Both Sides Need to Take a Step Back in the Roy Moore Controversy

Both Sides Need to Take a Step Back in the Roy Moore Controversy
Former Alabama Chief Justice and U.S. Senate candidate Roy Moore speaks to supporters Tuesday, Aug. 15, 2017, in Montgomery, Ala., after he forced a Senate primary runoff with Sen. Luther Strange to fill the U.S. Senate seat previously held by Attorney General Jeff Sessions. (AP Photo/Brynn Anderson)

By both sides, I’m talking about the two sides yelling at each other in conservatives circles. Democrats and the media are going to do their thing regardless.

First, what are we talking about? Yes, we’ve all heard the story, but it’s important we separate what matters and what doesn’t if we are going to discuss whether Roy Moore should step down.

Take this tweet for example…

This is an extremely misleading take by CNN and the purpose is obviously to build a narrative that there’s enough smoke from multiple allegations alone to disqualify Moore.

The truth is, there are not “four women” if we are talking about actual allegations, nor are there “30 sources” related to four women accusing Moore of anything.

Four women are mentioned in the story, but three of them were of legal age and maintain to this day that they legally consented. Two of them didn’t date Moore until they were 18. The “Moore dated teenagers” headline the media are running with looks bad, but context matters if we are talking about wrongdoing. In relation to him dating those three women in their teens, the time period also matters for the context of social acceptability.

The point is, while the media are running to paint this as a pattern of Roy Moore illegally interacting with underage girls, it’s not. Not yet anyway.

There’s one actual allegation in the article that is relevant. The legal age of consent in 1979 in Alabama was 16. Roy Moore allegedly had a relationship with a 14 year old girl. The allegation is that he kissed her and they engaged in some touching over cloths.

To be sure, those actions are enough for it to be wrong, legally are morally (although the statute of limitations has long past). 14 years old is 14 years old, whether there was full blown sexual contact or not and even though she Moore did not force her to do anything, she was not legally old enough to consent

Corfman (the accuser) allegedly told two of her friends she was dating an older man at the time (she did not tell them about any sexual encounter). She is also said to of told her mother a decade later about the encounter.

Where does that leave us compared to Mr. Cillizza’s take? It leaves us with one actual allegation and three sources, of which all three sources are going off the word of the accuser. The media’s framing of this as four women and 30 sources is typical, but dishonest when analyzed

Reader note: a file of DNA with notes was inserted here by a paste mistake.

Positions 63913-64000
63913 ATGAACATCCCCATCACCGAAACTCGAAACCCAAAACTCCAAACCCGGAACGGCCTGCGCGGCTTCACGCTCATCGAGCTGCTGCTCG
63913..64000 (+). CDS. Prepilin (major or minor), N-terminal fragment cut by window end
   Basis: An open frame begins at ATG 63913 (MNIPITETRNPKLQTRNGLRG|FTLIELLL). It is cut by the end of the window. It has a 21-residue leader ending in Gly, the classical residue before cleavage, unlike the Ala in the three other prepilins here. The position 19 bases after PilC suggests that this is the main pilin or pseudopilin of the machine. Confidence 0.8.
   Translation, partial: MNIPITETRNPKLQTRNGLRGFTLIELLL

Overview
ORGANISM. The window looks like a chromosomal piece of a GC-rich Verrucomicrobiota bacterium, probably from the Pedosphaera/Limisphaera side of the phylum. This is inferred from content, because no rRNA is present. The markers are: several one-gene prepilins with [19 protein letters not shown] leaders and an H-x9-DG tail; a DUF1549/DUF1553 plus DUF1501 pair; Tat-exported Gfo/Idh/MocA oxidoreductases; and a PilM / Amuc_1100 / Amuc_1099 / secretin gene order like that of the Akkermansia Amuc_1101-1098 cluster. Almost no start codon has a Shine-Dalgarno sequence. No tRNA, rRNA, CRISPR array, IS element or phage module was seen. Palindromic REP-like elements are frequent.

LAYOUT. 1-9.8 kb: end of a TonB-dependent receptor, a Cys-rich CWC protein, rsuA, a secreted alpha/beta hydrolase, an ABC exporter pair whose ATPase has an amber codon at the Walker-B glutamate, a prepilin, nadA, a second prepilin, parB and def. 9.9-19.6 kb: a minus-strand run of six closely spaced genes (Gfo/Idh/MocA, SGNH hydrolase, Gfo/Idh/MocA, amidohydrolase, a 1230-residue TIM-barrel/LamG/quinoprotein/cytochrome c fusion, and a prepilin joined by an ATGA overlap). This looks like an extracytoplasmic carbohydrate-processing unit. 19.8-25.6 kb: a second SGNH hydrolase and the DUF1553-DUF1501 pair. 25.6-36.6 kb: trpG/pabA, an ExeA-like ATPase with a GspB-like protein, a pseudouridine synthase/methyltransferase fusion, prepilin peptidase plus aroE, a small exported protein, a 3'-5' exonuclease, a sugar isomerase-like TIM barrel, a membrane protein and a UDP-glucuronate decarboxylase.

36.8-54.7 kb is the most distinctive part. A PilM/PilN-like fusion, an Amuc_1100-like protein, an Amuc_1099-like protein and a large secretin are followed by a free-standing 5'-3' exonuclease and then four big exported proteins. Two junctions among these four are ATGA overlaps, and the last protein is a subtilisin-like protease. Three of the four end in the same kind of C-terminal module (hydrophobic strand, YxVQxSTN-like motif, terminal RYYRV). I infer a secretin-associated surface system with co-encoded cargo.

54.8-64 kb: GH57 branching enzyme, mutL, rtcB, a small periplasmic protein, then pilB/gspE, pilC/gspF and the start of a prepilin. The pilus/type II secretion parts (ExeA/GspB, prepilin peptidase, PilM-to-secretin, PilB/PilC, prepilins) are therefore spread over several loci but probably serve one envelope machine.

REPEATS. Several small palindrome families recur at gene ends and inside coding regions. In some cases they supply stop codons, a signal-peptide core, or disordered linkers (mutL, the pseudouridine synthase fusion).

Why is this important? Because we need to be able to know what we are discussing before discussing it. If one side is operating from the idea that Moore has multiple allegations of wrongdoing against him and the other side is arguing from the idea that it’s a single allegation, everyone will end up talking past each other.

With that said, should it be dismissed because it’s one allegation? No, it should not be. I’m seeing too many conservatives outright deny the allegation could be true and automatically assume it’s a witch hunt. While I understand the cynicism, we just don’t know that yet. The proper response should be step back and see where this goes.

Ok, so what’s the other overreach happening here?

Let’s take these statements…

This is dangerous talk and it’s highly irresponsible.

I can’t speak for everyone, but I do not want to live in a society where a 38 year old, yet unproven accusation can destroy someone’s life. McCain suggests that mere allegation alone is enough to disqualify Moore. Was John McCain disqualified when he was accused of serious criminal wrongdoing in the Keating 5 scandal? It seems Mr. McCain’s has different standards for when criminal allegations automatically disqualify someone.

McCain’s typical grand-standing hypocrisy aside, I’m also seeing this idea from conservatives I like and follow. This can’t become a precedent. It’s too ripe for abuse and false accusations. While I understand there’s clearly a political motive to remove Moore among some Republicans, they should not let that push them into a position that ignores the need for substantiation.

Even if our natural desire is to believe an accuser, we must allow the facts to come forward before allowing an accusation to disqualify someone. Anything less leads to the kind of mindless, mob mentality that’s overtaken much of our politics. Guilt and disqualification should not be decided on retweets and misleading narratives.

This has been a bedrock conservative principle in response to kangaroo courts on college campuses. It should remain one now.

I’m not demanding some unreasonable level of proof. I recognize much of what may come out will be circumstantial, but we do need more than we’ve gotten so far.

Corfman will need to make a more clarifying statement, as the current story line is based off of two lines given to the Washington Post that don’t go into much detail. We need to find out how credible the accuser is. I understand that gives some more liberal minded people fits to suggest, but we live in a nation of laws, not assumptions. We also need more information from Roy Moore  besides his weird “spiritual battle” tweet storm. Then we can hopefully begin to piece together a picture of how this should be viewed and whether it’s enough for Moore to step down.

While conservatives are no doubt divided here, both sides should take a wait and see approach. It’s irresponsible to jump the gun in either direction at this point.



Trending on RedState Video